Adopt these insider tips to lower your grocery bill, whether you shop online or in store.
Grocery shopping isn’t what it used to be. For many people, the coronavirus pandemic meant trading walks down the aisles for curbside pickups or contactless deliveries.
In fact, grocery delivery and pickup sales in the U.S. surged from $1.2 billion in June 2019 to $7.2 billion in June 2020—a 600 percent increase!
Whether the online shopping trend continues is yet to be determined, but there’s no doubt you’ll be buying groceries one way or another. That’s why we asked a variety of grocery shopping pros—from dietitians to supermarket veterans—for their best money-saving advice.
Adopt these tips to dramatically bring down your bill, whether you shop online or in stores.
Money-Saving Tip #1: Choose Curbside Pickup Over Delivery
When you opt for a delivery service, the price you’re charged for groceries may be more than what you’d pay in store. Instacart, one of the largest grocery delivery services in the U.S., acknowledges the prices on their platform may differ from those available to in-store shoppers on their website.
“At Costco, for instance, the prices are about 20 percent higher on Instacart,” says Jeff Campbell, a former store team leader at Whole Foods Market and founder of The Grocery Store Guy. “It’s not always obvious unless you’re really familiar with pricing.”
If you’re looking to save money while also avoiding crowds, curbside pickup is your best bet. Many major supermarket chains offer the service for free, while some require a minimum purchase. For example, Kroger offers free curbside pickup on orders over $35, while Walmart does it on grocery orders over $30.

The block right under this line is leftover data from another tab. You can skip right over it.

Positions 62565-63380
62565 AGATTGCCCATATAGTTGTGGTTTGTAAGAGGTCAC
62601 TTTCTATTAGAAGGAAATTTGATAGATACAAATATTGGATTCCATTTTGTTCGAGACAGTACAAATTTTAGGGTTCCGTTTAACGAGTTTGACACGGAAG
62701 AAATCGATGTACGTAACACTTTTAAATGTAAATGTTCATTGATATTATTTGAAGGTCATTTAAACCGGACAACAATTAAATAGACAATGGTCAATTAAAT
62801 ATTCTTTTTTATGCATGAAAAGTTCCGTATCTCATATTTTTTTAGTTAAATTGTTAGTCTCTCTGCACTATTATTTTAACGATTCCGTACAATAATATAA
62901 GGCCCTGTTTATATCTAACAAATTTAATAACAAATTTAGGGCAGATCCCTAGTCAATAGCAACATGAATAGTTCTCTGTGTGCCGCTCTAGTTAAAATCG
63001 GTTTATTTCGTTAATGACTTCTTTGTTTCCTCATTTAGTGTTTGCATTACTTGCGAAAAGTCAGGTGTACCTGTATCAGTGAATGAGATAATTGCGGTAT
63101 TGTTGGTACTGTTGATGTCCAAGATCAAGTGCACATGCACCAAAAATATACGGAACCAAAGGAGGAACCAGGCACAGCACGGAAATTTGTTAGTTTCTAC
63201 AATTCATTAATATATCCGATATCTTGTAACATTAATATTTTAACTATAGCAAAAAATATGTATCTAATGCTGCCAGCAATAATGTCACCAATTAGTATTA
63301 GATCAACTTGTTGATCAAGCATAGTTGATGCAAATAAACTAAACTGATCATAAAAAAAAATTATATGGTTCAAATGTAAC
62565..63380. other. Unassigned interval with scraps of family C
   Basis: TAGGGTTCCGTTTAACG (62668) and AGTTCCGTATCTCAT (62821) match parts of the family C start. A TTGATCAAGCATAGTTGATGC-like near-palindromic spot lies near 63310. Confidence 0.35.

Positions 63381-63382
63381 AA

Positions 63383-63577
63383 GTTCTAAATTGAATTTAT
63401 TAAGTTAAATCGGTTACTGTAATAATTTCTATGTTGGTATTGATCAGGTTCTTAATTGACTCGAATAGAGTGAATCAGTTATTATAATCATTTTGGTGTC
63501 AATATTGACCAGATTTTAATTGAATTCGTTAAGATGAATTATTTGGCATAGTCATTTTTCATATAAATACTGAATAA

Money-Saving Tip #2: Don’t Assume Generic Brands Are Cheaper
It’s understandable to expect the store brand to be the least expensive option. After all, they don’t spend money on advertising, and they can pass those savings onto the consumer. But that’s not always the case.
“It depends on how much that store is purchasing from the packer providing the private label,” Campbell says. “It could be that Hellmann’s mayonnaise does so much volume that the store brand might not be able to compete on price.”
To find the best deal, compare the unit price (typically the price per ounce, pound, or count) for different brands. The unit price is usually found on the left side of the price tag and may be highlighted in a bright color, such as orange or yellow. As long as the unit of measure is the same, you can easily compare prices of different brands to find the best buy.
Money-Saving Tip #3: Look at the Top and Bottom Shelf
Next time you go to a grocery store, take a moment to see how items are displayed on the shelves. Chances are, the most expensive and profitable items are at eye level.
“Shelf placement isn’t random,” says Chrissy Arsenault, R.D.N., owner of The Pink Pamplemousse. “Everything at eye level is considered ‘buy level.’ When we’re shopping, we don’t have enough time to weigh all of the options, so we often buy whatever is most easily accessible.”
To counter this psychological trick—and save money—take a few extra seconds to scan the items on the top and bottom shelves. If you’re not tall enough to reach the upper shelves or have trouble bending down to access the lower shelves, ask a store employee for assistance.
Money-Saving Tip #4: Ask the Manager When Items Are Marked Down